This section is from the book "Lathe Design, Construction And Operation, With Practical Examples Of The Lathe Work", by Oscar E. Perrigo. Also available from Amazon: Lathe Design: Construction And Operation.
As the supply of oil is so profuse there is the liability of waste by its running out at the ends of the journals. This is prevented by providing the return oil grooves E, E, at the ends, which conduct the oil back to the oil reservoir. The design and arrangement is very simple and at the same time very effective. It is used with slight modifications for many similar purposes with like success.
Fig. 149. - Reeve's Variable Speed Countershalft.
In Fig. 149 is shown the Reeves' variable speed countershaft, which has proven a valuable device when the speeds required are not excessive. It is well adapted to nearly all machine-shop tools and by its use a great range of speeds may be obtained.
It consists of two shafts B and C, journaled in the frame A, in the usual manner. Upon the shaft B is splined the rather flat cones D, D, and similarly connected to the shaft C are the cones E, E. These cones are adapted to slide freely to or from each other on their respective shafts, and their movement is governed by the levers F, F, which are fulcrumed at f, f, and pivotally attached to the hubs of the cones D, D, E, E, by suitable collars. The farther ends of these levers are pivotally connected to a screw G, by suitable nuts running on right and left threads, whereby the nuts may be drawn together or forced apart as may be necessary, carrying with them the ends of the levers F, F, and consequently the cone discs D, D, E, E, but by an opposite movement; that is, as the discs D, D, approach each other the discs E, E, recede from each other. Upon the end of the screw G is the sprocket-wheel H, from which a chain runs to another sprocket-wheel near the operator, who may handle it by means of a crank upon the shaft of the latter wheel.
Running within the cone discs D, D, at one end, and E, E, at the other, is a series of wooden lags connected by a chain mechanism by which it becomes in effect a belt, the ends of the lags bearing against the inner, inclined surfaces of the cone discs.
The length of the wooden lags being constant, it follows that as the cone discs are forced closer together the lags will ride up on a larger diameter, and simultaneously the cone discs on the opposite shaft will, by the mechanism described, be drawn farther apart, permitting the lags to run closer to the shaft and on a correspondingly smaller diameter.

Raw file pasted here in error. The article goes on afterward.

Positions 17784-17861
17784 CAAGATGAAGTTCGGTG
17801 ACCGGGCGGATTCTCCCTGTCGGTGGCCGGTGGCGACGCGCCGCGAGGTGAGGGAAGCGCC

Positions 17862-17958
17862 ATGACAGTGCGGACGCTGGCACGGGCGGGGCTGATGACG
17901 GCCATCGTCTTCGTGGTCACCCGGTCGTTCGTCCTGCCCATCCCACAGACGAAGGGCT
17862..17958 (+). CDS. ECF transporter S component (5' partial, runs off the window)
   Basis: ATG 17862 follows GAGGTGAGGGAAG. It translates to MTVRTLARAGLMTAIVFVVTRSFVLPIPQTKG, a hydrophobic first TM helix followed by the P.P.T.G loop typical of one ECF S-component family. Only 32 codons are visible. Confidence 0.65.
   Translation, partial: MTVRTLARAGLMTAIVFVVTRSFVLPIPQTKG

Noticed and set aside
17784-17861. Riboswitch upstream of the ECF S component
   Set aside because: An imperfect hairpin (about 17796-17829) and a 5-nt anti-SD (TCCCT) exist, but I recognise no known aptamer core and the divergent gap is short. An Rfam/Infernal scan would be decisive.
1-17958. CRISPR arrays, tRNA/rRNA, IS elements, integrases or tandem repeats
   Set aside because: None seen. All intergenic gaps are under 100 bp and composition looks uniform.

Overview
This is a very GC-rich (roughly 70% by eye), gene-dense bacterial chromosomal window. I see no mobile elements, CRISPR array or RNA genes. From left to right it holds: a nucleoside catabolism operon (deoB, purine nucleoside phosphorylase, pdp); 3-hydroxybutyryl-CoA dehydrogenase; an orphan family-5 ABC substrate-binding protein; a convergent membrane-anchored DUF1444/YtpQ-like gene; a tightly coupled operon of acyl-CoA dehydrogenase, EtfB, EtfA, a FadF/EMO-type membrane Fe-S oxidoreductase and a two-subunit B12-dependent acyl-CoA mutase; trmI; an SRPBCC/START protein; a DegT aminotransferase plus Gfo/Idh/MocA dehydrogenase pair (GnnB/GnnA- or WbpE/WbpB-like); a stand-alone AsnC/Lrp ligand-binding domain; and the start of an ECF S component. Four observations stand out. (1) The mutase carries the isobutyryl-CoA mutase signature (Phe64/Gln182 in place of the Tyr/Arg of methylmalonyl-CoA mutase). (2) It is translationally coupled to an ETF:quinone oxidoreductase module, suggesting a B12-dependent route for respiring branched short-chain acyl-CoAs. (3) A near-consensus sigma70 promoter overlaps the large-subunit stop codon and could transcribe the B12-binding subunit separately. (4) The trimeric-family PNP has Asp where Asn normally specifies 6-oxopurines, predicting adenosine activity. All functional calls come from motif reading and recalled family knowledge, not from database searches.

Now, as one of the shafts B, C, is driven by a belt from a pulley upon the main line shaft, while the other carries the pulley (in this case a cone pulley) driving the machine, the speed of the same may be varied at will, as one pair of cone discs are forced nearer together and the other pair farther apart, thus, in effect, changing their relative diameters and consequently their speeds.
Geared countershafts are also used upon lathes for producing variable speeds. They depend, of course, upon the usual methods of ,bringing into active operation pairs of gears of varying diameters by means of clutches, sliding gears, and similar devices. The noise of the gears is one great objection to their use. This has been partially avoided, or smothered, by enclosing them with a casing, which partially obviates another objection, that of throwing oil and dirt upon the floor, the machines, and the workmen.
Another form of variable-speed countershaft was brought into use some years ago which consisted of two comparatively long cones placed side by side but in reverse positions so that their adjacent sides were parallel. They were mounted upon parallel shafts, one being the driven and the other the driver. Motion was transmitted from one to the other by means of a short endless belt running between the surfaces, with the slack end hanging below them. This belt was controlled by a sliding belt guide by means of which it could be moved from end to end of the cones, whose varying diameters at the point of contact determined the speed transmitted from one shaft to the other.
While this device was entirely operative and, with light loads, reasonably successful, it was not well adapted to transmitting any considerable amount of power, owing to the very small area of contact surface between the cones and the belt, the pressure upon which had to be excessive in order to transmit the power required even for light work.
Unusually large cones would no doubt have added materially to its transmitting power, but as a practical mechanism it was not the success that its admirers hoped it would be.